Beton’s simple, sober and dignified church sits comfortably within its tranquil surroundings
In deeply Catholic Poland, the building of new churches is a serious matter. This modest place of worship, however, is a more offbeat proposition, constructed not through the auspices of any local diocese, but rather by a private individual, an anonymous Polish writer who wanted to preserve a bucolic idyll from the blaring intrusion of the modern world. The site lies on the outskirts of Tarnów, a small hamlet on the edge of the Vistula, Poland’s mighty main river. Yet its banks are regularly colonised by trippers and their trappings, with ad hoc structures (such as bars) springing up like bindweed and blighting the scenery.
In some ways, this is another ad hoc structure, being elementally simple and designed to be built by the local community using basic construction skills. But both formally and metaphysically, it is clearly rooted in a much more thoughtful spirit. The architect is Beton, the young, Warsaw-based partnership of Lech Rowiński and Marta Rowińska, who met while studying architecture at Warsaw University of Technology. Rowińska also studied fashion design, so Beton embodies an increasing typical youthful, cross-disciplinary fluidity that artfully encompasses clothes, buildings and graphics.
‘The church serves as a place of meditation and prayer for the local community,’ says Rowiński. ‘Having it in such a surprising setting draws people’s minds to new and unexpected thoughts. Our aim was to find a balance between something being simple, delicate and really strong’.
Set in sylvan landscape, the building has the powerful, sobering quality of an archaic vernacular structure gradually weathered by time and use. Its peaked form resembles a giant tea cosy or, more obviously, the elongated, upturned hull of a boat, beached high on the river bank. The long side walls are clad in feathery aspen shingles, set in a herringbone pattern, which gives the huge, blind flanks a mesmerising sense of animation and texture (shades of Peter Zumthor’s celebrated chapel at Sogn Benedetg, AR January 1991). The shingles were laid using traditional construction techniques that keep the external skin ventilated and protect it from insect attacks without using chemical coatings. The wall at the north end is also blind, tightly wrapped in spruce cladding, while the south wall behind the altar is by contrast fully glazed, framing a tableau of light, landscape and the river beyond.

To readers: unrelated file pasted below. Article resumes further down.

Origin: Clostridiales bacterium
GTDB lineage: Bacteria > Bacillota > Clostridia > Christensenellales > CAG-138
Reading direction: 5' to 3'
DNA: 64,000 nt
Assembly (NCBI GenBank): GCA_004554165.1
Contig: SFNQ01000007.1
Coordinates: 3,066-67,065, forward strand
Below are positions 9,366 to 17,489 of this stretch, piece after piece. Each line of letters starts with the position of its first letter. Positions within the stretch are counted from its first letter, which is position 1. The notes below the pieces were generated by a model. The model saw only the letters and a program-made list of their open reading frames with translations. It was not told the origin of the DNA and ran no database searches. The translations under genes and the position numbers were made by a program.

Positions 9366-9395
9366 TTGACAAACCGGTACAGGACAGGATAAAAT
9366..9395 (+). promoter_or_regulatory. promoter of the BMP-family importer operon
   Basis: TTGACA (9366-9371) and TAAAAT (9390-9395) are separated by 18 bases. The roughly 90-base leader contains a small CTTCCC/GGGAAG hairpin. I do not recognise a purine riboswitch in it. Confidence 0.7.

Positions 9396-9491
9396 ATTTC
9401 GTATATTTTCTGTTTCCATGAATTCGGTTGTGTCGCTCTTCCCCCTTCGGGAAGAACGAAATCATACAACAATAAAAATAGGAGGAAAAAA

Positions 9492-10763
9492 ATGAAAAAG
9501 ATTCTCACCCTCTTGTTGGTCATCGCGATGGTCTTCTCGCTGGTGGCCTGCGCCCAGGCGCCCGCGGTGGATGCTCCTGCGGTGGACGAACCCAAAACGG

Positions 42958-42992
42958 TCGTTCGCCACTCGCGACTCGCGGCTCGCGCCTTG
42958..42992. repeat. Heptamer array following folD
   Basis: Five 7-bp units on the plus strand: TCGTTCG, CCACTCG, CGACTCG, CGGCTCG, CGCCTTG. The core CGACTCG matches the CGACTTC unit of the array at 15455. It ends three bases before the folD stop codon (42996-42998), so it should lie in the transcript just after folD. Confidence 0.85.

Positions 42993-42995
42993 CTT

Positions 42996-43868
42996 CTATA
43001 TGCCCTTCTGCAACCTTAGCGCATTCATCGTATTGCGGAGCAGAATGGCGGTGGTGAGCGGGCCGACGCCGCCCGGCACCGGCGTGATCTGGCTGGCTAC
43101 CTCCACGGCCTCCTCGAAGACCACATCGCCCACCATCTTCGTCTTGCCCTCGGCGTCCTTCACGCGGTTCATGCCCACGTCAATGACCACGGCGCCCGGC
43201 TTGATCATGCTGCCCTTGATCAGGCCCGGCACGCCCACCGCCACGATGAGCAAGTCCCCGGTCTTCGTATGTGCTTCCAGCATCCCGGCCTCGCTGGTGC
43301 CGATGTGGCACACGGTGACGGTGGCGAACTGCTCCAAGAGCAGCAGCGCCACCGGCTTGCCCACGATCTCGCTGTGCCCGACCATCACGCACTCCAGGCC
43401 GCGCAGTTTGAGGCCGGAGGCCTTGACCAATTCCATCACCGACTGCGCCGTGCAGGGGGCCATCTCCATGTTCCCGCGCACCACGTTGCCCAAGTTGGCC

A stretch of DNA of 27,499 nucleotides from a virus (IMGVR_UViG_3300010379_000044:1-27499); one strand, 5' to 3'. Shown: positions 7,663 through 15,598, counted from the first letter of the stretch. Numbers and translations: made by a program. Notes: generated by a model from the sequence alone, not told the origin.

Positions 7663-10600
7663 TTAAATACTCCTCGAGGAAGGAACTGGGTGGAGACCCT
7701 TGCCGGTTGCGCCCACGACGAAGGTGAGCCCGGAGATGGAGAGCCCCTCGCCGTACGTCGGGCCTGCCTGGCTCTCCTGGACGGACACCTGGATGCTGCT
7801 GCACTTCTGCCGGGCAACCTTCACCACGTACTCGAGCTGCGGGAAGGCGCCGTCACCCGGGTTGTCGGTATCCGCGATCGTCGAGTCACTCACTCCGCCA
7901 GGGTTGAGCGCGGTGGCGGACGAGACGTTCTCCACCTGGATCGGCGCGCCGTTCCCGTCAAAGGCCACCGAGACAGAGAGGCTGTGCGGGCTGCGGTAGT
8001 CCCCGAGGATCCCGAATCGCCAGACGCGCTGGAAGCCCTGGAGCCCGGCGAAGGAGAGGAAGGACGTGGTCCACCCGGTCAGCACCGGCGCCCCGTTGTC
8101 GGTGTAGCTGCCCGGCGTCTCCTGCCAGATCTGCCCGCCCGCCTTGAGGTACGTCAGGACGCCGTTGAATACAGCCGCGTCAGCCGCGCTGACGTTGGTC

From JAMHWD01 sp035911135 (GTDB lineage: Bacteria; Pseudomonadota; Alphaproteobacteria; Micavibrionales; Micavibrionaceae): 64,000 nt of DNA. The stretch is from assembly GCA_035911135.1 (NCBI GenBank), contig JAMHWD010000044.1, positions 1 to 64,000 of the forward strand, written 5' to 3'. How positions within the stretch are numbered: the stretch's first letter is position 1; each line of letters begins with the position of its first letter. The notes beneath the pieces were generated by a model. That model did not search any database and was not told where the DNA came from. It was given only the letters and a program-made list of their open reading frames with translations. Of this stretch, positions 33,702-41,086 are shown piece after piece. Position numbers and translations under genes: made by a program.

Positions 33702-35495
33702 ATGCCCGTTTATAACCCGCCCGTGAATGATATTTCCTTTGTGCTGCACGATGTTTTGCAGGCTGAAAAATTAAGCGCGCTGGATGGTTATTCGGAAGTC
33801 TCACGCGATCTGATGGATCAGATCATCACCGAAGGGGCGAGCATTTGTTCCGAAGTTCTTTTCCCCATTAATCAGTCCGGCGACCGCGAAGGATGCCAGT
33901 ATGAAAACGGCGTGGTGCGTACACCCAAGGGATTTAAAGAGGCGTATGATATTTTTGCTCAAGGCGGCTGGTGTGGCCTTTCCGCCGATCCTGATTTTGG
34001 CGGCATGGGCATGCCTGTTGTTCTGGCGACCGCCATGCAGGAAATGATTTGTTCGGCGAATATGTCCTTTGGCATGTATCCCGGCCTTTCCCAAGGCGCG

The structure comprises twelve composite wall/roof trusses set at 1.2m intervals. Fabricated from honey-coloured local spruce, the trusses are laterally braced with diagonal members along the wall plane. The long space is divided into a lofty, eight-bay ‘nave’ with a smaller three-bay ante-room. Austere yet tranquil, the interior is like a comforting timber womb. Rows of plain spruce benches and a table for the altar are the only furnishings. Religious trappings are also played down, a modest crucifix on the altar being the only overtly Christian symbol. Instead, the hand of the divine in nature - landscape, sky, light and water - provides a focus for contemplation. ‘There is no detail, no fancy elements,’ says Rowiński. ‘It’s an experiment in how to create a certain quality of space using very simple means.’